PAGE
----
One Year Later…Nothing

It’s been a year since 50 state Attorneys General announced that they would undertake an investigation into bank foreclosure procedures. Many of us thought government regulators were a bit late to the party at that point, but since the damage was still in full swing they could still have taken meaningful action. Unfortunately, that hasn’t happened: at the one-year anniversary of the big announcement, negotiations are stalled and maybe that’s just as well: the settlement that appeared to be in the works for a while would have fallen far short of addressing the actual damage done (and still being done).

While the coalition hasn’t turned out to be a force for consumer protection, effective regulation or much of anything else, not every state AG was on board with the idea of a quick and painless (for the banks) settlement.

Most famously, New York Attorney General Eric Schneiderman was uninvited to the party when coalition leader Tom Miller of Iowa declared that Schneiderman was actively undermining the group’s efforts and booted him from the key group overseeing negotiations. Since the efforts of the group at that point seemed to be leaning in the direction of getting things wrapped as quickly as possible without actually gathering adequate information to understand the scope of the problem, a little undermining was just what those efforts needed.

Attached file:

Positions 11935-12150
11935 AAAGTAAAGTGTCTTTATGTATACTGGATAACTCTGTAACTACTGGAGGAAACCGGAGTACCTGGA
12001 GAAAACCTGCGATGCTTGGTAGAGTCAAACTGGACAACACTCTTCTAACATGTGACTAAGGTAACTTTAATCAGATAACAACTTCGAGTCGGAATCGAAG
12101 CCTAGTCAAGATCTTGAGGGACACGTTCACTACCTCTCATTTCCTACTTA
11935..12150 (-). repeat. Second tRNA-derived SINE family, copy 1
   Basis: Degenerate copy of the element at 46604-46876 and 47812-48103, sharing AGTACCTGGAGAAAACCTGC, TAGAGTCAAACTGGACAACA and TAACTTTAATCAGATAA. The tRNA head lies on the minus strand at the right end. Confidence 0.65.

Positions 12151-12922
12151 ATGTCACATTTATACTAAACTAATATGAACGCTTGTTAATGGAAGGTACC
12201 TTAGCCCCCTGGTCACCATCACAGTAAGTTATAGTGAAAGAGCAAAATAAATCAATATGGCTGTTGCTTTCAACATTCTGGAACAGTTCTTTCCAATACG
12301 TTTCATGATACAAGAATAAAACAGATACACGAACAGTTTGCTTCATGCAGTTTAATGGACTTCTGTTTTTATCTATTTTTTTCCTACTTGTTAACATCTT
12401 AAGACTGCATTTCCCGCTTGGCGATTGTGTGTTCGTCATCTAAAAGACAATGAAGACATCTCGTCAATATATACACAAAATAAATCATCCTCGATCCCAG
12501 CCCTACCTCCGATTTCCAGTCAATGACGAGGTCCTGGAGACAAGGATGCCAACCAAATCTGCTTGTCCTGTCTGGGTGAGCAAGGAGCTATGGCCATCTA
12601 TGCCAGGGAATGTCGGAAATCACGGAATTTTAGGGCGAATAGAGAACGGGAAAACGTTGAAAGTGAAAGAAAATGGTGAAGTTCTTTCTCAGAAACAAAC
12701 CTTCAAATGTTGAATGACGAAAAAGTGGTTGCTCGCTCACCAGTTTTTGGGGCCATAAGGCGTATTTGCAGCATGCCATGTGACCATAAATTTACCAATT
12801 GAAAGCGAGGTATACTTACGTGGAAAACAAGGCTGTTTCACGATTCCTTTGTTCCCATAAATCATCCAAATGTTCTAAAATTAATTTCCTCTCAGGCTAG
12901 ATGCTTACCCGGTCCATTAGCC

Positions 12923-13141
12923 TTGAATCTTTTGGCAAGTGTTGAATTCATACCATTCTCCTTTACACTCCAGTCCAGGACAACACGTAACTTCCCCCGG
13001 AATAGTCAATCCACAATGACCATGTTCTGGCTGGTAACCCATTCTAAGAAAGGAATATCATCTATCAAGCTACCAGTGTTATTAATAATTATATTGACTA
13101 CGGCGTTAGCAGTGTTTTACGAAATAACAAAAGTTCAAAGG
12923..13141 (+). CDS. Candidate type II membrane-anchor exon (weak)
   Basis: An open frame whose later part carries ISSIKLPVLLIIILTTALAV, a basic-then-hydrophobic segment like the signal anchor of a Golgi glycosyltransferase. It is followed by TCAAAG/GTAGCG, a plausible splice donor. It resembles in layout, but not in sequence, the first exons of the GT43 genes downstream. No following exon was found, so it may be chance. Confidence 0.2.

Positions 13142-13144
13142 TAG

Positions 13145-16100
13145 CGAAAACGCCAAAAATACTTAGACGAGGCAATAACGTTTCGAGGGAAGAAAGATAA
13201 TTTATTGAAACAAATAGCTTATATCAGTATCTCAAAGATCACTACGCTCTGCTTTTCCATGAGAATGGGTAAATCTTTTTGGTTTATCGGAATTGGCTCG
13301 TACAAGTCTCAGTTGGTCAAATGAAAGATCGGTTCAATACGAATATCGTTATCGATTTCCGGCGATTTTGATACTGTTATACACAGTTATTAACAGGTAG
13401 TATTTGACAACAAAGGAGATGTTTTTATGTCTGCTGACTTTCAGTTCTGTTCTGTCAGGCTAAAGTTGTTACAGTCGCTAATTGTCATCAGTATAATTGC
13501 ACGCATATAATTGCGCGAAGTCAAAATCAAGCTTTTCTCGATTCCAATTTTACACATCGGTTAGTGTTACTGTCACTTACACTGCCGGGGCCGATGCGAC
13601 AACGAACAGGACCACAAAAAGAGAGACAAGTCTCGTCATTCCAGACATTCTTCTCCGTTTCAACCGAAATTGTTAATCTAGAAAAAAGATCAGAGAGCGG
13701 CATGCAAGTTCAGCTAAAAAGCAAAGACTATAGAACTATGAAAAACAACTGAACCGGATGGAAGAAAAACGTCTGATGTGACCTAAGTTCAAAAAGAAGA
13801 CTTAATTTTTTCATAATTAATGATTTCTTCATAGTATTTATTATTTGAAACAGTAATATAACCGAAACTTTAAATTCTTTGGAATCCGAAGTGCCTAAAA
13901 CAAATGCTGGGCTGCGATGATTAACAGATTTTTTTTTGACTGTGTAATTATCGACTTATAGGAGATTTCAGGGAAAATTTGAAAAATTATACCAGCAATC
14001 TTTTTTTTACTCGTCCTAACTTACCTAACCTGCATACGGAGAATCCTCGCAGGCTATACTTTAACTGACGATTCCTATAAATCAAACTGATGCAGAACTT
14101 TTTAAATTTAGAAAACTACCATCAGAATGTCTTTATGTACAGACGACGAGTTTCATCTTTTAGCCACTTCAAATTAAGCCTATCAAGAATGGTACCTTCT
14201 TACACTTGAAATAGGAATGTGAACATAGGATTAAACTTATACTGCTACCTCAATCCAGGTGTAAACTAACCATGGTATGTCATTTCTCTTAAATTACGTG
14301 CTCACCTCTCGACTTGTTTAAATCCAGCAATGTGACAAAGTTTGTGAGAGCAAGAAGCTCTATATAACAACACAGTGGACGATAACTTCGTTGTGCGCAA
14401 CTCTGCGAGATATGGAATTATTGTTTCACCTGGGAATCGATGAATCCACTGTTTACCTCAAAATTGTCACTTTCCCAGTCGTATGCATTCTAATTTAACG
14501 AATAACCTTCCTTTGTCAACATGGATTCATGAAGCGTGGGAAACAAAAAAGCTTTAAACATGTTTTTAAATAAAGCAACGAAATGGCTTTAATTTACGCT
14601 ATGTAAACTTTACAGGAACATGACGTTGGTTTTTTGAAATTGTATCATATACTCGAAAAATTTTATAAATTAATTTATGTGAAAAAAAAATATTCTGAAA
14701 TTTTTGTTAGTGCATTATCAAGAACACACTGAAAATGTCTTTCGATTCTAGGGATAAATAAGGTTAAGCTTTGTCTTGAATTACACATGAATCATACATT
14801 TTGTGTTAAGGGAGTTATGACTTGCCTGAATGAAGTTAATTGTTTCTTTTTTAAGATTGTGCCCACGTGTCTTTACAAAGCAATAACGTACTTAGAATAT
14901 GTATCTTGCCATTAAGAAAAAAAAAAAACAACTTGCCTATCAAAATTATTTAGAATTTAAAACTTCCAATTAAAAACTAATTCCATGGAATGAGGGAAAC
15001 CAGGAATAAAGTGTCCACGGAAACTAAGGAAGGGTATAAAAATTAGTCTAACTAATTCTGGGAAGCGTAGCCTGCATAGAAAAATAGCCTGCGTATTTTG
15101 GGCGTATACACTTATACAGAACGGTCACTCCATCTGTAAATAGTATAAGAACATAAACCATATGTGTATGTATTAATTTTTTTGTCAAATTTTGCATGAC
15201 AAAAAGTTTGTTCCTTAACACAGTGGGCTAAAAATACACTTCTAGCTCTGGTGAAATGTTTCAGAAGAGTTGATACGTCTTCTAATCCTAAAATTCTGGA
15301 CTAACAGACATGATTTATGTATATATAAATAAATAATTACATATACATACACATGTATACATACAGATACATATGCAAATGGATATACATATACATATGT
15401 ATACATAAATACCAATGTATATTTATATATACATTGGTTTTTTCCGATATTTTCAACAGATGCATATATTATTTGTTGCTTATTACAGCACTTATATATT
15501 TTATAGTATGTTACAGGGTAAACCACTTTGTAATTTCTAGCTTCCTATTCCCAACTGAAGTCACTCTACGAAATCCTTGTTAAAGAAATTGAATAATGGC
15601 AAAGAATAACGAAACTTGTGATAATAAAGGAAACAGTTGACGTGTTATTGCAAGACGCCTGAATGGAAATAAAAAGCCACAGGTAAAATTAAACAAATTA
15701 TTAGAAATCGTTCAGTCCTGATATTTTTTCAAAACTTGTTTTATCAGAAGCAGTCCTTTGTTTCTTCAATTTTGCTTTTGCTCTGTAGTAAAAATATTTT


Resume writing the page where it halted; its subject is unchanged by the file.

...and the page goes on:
Despite efforts to paint Schneiderman as the sole “troublemaker”, other states–with varying degrees of publicity–have undertaken their own investigations. Most recently, Illinois Attorney General Lisa Madigan, who has been investigating various aspects of mortgage fraud and mortgage rescue fraud for some time, issued subpoeanas to Lender Processing Services, Inc. (LPS) and National Title Clearing, Inc. (NTC) as she expanded her investigation into “robo-signing” practices.

New York and Illinois aren’t standing alone, either. Back in June, North Carolina AG Roy Cooper announced that his state would pursue litigation independently if talks fell apart, and California and Massachusetts have broken ranks as well.

Businessweek offers a good summary of the failures of the effort to date, the conflicting positions of the state AGs and the status of the efforts of those who have decided to act independently.